# A question on the construction of the Lebesgue integral in Rudin

In Rudin's Real and Complex Analysis (page 19, definition 1.23) we take a measurable function $$f:X\rightarrow [0,\infty]$$ in which $$(X,\mathcal M,\mu)$$ is a measure space with $$\sigma-$$algebra $$\mathcal M$$ and measure $$\mu$$. We define the integral of this function over $$E\in \mathcal M$$ to be: $$\int_E f\text{ }d\mu=\sup\int_E s\text{ }d\mu \tag{1},$$ in which $$s$$ is a simple function, $$s:X\rightarrow [0,\infty)$$, defined as: $$s(x)=\sum_{i=1}^n \alpha_i\chi_{A_i}, \tag{2}$$ in which $$\chi_{A_i}(x)$$ is the characteristic function on $$X$$. Rudin states that the supremum in $$(1)$$ is being taken over all simple measurable functions such that $$0 \leq s\leq f$$, I do not know what this means. Is this a pointwise comparison of the functions between $$0$$ and $$f$$?

Standard mandatory disclaimer: I am a physicist not a mathematician.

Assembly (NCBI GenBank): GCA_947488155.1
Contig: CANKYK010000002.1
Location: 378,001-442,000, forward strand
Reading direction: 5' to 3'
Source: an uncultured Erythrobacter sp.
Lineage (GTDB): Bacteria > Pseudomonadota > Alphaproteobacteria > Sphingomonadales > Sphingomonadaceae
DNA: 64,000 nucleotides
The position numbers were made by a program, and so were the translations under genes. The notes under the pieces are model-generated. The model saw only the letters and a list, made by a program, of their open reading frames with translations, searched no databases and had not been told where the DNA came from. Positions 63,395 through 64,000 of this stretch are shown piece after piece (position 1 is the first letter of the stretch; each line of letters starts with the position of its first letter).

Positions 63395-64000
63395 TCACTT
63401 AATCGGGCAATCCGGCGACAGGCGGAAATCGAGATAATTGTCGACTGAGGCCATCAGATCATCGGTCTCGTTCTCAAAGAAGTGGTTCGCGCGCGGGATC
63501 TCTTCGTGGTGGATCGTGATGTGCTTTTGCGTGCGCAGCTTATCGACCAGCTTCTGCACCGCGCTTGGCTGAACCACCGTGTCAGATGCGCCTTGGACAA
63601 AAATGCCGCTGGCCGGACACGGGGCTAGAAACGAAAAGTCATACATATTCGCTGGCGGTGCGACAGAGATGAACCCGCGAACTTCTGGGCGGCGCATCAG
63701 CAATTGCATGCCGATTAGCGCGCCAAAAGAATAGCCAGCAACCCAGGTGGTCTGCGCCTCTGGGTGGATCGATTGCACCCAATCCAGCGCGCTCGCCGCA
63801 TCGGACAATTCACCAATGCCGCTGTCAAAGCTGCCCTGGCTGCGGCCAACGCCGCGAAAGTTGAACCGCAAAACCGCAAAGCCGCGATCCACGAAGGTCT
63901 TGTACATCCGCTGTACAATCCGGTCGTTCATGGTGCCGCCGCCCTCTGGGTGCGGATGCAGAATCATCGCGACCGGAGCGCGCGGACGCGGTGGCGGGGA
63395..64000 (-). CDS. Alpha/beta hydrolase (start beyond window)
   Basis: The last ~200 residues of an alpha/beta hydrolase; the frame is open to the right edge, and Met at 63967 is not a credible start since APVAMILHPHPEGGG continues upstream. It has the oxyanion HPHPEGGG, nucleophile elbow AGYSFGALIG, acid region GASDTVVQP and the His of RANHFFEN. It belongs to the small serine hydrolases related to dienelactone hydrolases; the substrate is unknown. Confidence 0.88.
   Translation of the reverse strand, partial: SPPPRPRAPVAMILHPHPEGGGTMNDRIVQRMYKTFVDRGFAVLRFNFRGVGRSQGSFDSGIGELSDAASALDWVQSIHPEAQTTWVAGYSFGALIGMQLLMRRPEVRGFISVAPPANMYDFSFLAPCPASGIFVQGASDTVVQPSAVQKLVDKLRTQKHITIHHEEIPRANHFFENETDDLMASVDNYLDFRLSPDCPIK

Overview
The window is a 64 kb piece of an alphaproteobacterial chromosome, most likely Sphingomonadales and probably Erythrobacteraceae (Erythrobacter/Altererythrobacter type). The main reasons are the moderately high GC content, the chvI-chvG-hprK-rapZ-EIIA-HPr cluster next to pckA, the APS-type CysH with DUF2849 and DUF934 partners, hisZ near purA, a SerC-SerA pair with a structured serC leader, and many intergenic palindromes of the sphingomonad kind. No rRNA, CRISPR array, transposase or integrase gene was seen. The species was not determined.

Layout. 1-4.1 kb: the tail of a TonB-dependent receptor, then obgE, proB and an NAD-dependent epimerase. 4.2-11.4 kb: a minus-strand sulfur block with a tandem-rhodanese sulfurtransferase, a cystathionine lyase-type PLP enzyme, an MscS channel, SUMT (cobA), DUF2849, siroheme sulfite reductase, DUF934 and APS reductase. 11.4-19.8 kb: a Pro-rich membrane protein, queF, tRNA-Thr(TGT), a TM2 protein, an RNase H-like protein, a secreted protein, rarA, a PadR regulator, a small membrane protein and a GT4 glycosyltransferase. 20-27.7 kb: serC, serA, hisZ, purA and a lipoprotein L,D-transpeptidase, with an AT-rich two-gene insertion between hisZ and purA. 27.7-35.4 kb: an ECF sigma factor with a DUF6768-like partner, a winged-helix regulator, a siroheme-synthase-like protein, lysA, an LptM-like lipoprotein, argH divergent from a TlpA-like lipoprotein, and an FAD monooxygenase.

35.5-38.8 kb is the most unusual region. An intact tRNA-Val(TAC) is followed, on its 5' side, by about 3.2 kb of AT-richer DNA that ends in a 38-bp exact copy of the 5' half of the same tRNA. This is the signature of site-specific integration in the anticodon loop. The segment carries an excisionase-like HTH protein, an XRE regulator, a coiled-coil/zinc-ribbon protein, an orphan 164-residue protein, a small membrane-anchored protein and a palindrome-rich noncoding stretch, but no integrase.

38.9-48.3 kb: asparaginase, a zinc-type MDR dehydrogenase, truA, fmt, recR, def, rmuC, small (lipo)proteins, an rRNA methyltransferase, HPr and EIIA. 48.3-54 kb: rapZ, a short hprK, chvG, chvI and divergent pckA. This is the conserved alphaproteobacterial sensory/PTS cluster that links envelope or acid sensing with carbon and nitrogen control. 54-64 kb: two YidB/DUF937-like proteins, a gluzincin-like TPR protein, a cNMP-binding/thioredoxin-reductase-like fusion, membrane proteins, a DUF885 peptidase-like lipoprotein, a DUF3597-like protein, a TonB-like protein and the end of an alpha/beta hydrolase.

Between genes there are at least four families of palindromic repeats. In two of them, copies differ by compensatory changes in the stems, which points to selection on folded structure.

• Yes. In other words, it is a supremum over all functions $s$ such that $s$ and $f-s$ are non-negative functions. Commented Nov 8, 2020 at 17:39
• @popoolmica So when we integrate any function $f$ we are sort of approximating it as a (generally large) simple function? Commented Nov 8, 2020 at 17:40
• I'm not sure why you say generally large. However, yes, you consider all simple functions which are smaller than $f$. That is the right definition since, it turns out, to get closer and closer to the supremum, you have to pick $s$ to approximate $f$ better and better. This is at least how I think of this mechanism. Commented Nov 8, 2020 at 17:46
• @popoolmica I see, thanks for your help! Commented Nov 8, 2020 at 17:47

$$1). S$$ is the collection of simple functions such that $$s(x)\le f(x)$$ for all $$x\in X$$.
$$2).\ I:= \{\int_X s:s\in S\}$$ is a set of numbers, with each $$\int_X s$$ defined as in your question.
$$3).\$$ Since $$I$$ is a set of numbers, we can take $$\sup I=\sup\{\int_Xs:s\in S\}.$$ The result is a number in the extended reals, and this is the integral of $$f$$ by definition.
• So we take the function $f$ on $X$ and "approximate" it as simple functions acting on the measurable sets in $X$, then integrate those "approximations" and take the largest result to be the integral of $f$? Commented Nov 8, 2020 at 17:46
• @Charlie Yes, exactly. It might help to actually do the calculation for an easy function like $y=x^2$ and with the simple functions defined for example, in baby Rudin. Commented Nov 8, 2020 at 17:53